Filed under: Capitalism, Economy, Election 2012, Freedom, History, Liberalism, Politics
President Obama is out on the campaign trail, much of this week in Iowa, where he told listeners that he “has fond memories of the last campaign, and he is reminded of what makes Iowa so special and how this is where our movement for change happened. It was because of you. It was because of your stories and your strength and your spirit that I had the strength and the spirit to go through that campaign. And it’s because of you that I’ve had the strength to do the job over the last three and a half years.”
Does anybody believe that kind of soft soap? I guess they do.
When we came together in 2008 — and it wasn’t just Democrats, we had independents and some Republicans, too — it was to restore the basic bargain that built this country, the basic bargain that made us the most prosperous economy in the world. It’s a bargain that says if we work hard, we should be rewarded. It’s a deal that says if you put in enough effort, you can find a job that pays the bills. You can afford a home that you call your own. You won’t go broke when you get sick. You can retire with dignity and respect. (Applause.) And, most of all, it’s a bargain that says your kids will get a great education and they’ll grow up safe and healthy. And they will have opportunities that you couldn’t even dream of; that they will be able to achieve things that you could have only hoped for.
That’s the basic promise of America. That’s the American Dream. And we knew that restoring it wouldn’t be easy, that it would take more than one year, or one term, or even one President — because we had just gone through a decade in which the middle class had been taking a lot of hits. (Applause.) Jobs had been getting shipped overseas. Incomes and wages were flat or even going down, while the cost of everything from health care to college were going up. A few folks at the top were doing really well, but the average family was struggling.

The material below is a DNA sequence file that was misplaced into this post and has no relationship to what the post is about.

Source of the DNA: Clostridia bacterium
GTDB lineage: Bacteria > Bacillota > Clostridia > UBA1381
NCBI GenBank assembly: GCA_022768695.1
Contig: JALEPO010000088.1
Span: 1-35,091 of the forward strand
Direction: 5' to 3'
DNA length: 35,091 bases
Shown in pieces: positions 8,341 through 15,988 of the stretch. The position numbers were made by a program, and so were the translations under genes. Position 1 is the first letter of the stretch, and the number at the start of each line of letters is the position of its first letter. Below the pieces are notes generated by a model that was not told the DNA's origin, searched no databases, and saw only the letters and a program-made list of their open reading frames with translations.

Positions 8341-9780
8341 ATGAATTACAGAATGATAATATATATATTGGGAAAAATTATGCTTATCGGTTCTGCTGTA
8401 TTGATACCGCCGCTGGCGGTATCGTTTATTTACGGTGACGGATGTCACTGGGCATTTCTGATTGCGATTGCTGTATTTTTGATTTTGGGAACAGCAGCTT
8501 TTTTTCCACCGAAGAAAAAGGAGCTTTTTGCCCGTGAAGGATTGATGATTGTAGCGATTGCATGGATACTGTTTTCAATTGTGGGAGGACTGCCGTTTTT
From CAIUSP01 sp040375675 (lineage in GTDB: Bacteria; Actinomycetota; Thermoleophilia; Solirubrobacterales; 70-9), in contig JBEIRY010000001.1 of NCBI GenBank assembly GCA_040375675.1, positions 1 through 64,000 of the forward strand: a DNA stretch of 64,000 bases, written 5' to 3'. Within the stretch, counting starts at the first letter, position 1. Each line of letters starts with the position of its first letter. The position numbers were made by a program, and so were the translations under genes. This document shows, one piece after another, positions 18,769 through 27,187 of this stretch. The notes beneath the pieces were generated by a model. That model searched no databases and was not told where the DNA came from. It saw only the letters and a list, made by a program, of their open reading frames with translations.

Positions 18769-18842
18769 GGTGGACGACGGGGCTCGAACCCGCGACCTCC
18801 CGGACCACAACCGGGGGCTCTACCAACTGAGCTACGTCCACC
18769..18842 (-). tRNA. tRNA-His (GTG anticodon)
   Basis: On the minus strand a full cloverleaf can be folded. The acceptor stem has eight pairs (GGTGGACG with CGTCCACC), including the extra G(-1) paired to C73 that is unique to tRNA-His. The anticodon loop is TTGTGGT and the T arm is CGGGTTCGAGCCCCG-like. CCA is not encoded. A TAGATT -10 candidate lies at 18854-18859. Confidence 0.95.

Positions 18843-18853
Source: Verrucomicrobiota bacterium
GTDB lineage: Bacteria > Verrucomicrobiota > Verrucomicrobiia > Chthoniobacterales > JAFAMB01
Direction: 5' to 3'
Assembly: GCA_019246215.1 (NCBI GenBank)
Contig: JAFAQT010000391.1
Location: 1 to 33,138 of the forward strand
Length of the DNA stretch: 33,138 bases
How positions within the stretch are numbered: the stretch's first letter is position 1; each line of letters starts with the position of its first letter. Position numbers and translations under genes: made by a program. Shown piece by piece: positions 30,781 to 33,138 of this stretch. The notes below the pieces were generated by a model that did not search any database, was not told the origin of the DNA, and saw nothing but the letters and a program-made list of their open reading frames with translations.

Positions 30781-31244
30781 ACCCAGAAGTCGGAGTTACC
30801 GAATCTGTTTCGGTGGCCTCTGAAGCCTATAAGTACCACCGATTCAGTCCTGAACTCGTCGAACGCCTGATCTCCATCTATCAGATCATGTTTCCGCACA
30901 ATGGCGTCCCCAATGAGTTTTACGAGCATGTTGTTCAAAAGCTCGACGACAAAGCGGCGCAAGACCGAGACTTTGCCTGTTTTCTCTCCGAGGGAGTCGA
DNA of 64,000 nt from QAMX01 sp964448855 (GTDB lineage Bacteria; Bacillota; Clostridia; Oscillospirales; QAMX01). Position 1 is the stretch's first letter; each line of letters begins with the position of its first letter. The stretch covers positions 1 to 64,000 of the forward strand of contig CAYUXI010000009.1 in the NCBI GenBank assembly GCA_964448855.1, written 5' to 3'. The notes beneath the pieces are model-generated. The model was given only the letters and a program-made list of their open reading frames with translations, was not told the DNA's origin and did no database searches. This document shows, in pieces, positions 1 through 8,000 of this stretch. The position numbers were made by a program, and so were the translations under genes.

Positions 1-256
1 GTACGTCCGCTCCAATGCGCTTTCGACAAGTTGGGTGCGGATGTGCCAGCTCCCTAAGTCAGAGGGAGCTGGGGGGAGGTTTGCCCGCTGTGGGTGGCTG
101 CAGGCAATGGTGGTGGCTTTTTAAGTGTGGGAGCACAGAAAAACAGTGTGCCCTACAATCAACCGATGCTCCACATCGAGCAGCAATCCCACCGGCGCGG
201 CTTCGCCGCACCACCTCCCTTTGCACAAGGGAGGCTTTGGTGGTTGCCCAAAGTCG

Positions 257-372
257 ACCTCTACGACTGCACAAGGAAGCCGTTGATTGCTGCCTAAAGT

And this was before we saw the worst financial crisis since the Great Depression. And so many more of our friends and neighbors and family members lost their jobs and lost their homes, lost their savings and pushed that American Dream even further out of reach.
The basic bargain that built this country didn’t promise anyone success if they worked hard, it didn’t promise a job, it didn’t promise an affordable home, it didn’t promise free health care and a dignified retirement. Hard-core socialists promised all sorts of stuff like that, and delivered misery instead. Socialism has always promised utopias, and it has failed everywhere. Always.
America promised liberty, and the opportunity to make of yourself what you can. No government can promise success, nor free homes, nor free health care. Government has no money of its own, and gets its money only through the accomplishments of the free private sector, the part of the economy which holds little interest for Mr. Obama.